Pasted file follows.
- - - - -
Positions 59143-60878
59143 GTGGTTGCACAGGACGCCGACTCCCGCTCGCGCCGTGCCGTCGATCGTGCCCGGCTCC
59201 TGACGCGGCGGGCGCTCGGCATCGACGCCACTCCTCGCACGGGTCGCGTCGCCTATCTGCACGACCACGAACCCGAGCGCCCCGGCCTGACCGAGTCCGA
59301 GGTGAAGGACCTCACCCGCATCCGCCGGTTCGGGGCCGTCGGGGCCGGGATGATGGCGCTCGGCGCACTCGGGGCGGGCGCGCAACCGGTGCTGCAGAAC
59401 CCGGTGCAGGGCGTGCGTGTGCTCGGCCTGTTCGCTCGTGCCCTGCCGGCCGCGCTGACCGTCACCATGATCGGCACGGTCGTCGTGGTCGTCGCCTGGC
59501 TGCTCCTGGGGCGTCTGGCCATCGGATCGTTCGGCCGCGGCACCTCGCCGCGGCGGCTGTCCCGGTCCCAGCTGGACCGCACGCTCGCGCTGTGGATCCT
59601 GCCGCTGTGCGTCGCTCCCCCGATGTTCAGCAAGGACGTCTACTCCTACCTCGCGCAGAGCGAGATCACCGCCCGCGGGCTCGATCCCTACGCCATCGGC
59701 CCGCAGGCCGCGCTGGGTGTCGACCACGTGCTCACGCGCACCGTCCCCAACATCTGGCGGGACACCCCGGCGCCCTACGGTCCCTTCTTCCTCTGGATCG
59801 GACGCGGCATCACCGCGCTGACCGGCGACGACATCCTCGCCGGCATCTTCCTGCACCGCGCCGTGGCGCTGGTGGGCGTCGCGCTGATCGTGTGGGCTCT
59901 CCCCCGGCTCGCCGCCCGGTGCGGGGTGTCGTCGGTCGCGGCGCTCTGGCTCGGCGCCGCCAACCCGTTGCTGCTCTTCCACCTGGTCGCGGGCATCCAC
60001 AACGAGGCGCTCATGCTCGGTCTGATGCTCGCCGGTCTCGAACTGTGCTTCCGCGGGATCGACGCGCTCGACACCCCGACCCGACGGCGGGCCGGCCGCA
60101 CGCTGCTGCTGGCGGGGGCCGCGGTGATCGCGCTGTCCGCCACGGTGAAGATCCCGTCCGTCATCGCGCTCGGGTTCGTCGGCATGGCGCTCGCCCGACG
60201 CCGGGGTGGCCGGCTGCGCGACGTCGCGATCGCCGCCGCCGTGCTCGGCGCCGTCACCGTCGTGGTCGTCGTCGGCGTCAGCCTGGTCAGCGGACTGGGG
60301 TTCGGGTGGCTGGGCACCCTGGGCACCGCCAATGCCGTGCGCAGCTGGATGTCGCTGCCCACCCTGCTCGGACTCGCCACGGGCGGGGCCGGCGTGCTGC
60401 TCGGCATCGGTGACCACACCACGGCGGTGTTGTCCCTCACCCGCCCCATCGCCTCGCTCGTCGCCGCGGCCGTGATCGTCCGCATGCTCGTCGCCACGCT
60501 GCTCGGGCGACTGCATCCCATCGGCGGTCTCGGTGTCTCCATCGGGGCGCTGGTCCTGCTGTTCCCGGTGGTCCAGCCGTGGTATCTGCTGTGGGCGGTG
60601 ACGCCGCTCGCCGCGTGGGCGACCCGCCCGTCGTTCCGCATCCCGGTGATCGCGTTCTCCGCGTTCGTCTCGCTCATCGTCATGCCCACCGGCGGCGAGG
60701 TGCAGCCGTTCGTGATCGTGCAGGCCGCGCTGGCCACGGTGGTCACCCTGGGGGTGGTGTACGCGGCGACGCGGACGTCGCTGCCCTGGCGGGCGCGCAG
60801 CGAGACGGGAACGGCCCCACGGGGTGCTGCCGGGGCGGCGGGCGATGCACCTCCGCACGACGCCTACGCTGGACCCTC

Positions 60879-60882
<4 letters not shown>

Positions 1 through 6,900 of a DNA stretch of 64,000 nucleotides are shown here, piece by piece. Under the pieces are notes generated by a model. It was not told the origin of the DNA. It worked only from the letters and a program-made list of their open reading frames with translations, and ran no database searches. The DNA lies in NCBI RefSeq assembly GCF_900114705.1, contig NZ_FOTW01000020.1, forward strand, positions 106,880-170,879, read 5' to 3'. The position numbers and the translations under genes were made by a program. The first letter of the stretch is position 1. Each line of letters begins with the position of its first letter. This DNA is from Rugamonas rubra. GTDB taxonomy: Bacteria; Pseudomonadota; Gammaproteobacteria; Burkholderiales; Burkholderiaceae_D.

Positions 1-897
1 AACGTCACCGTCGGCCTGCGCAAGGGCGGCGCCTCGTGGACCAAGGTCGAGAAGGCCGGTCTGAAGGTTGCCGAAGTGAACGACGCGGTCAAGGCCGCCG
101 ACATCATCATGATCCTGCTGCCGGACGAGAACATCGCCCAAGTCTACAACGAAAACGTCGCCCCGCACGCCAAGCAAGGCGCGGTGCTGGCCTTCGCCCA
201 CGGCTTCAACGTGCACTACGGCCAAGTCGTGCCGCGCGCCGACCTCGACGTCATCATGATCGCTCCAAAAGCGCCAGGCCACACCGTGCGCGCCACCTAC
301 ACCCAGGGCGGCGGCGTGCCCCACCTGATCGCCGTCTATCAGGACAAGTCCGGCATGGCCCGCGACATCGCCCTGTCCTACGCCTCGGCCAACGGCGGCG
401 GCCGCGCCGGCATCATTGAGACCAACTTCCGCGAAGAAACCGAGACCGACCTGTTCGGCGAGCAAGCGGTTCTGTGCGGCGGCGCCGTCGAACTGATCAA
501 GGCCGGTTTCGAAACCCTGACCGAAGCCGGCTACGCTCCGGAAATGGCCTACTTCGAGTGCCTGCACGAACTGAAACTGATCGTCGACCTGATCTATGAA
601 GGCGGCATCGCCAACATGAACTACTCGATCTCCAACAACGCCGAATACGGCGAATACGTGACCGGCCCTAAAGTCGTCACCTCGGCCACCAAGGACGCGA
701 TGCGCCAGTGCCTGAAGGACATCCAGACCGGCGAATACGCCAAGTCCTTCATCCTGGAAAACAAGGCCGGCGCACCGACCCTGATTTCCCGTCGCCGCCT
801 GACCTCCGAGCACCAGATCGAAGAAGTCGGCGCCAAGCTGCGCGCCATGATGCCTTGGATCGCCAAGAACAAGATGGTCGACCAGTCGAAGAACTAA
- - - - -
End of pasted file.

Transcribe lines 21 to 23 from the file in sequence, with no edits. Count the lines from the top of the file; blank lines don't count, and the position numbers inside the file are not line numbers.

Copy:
<4 letters not shown>

Positions 1 through 6,900 of a DNA stretch of 64,000 nucleotides are shown here, piece by piece. Under the pieces are notes generated by a model. It was not told the origin of the DNA. It worked only from the letters and a program-made list of their open reading frames with translations, and ran no database searches. The DNA lies in NCBI RefSeq assembly GCF_900114705.1, contig NZ_FOTW01000020.1, forward strand, positions 106,880-170,879, read 5' to 3'. The position numbers and the translations under genes were made by a program. The first letter of the stretch is position 1. Each line of letters begins with the position of its first letter. This DNA is from Rugamonas rubra. GTDB taxonomy: Bacteria; Pseudomonadota; Gammaproteobacteria; Burkholderiales; Burkholderiaceae_D.

Positions 1-897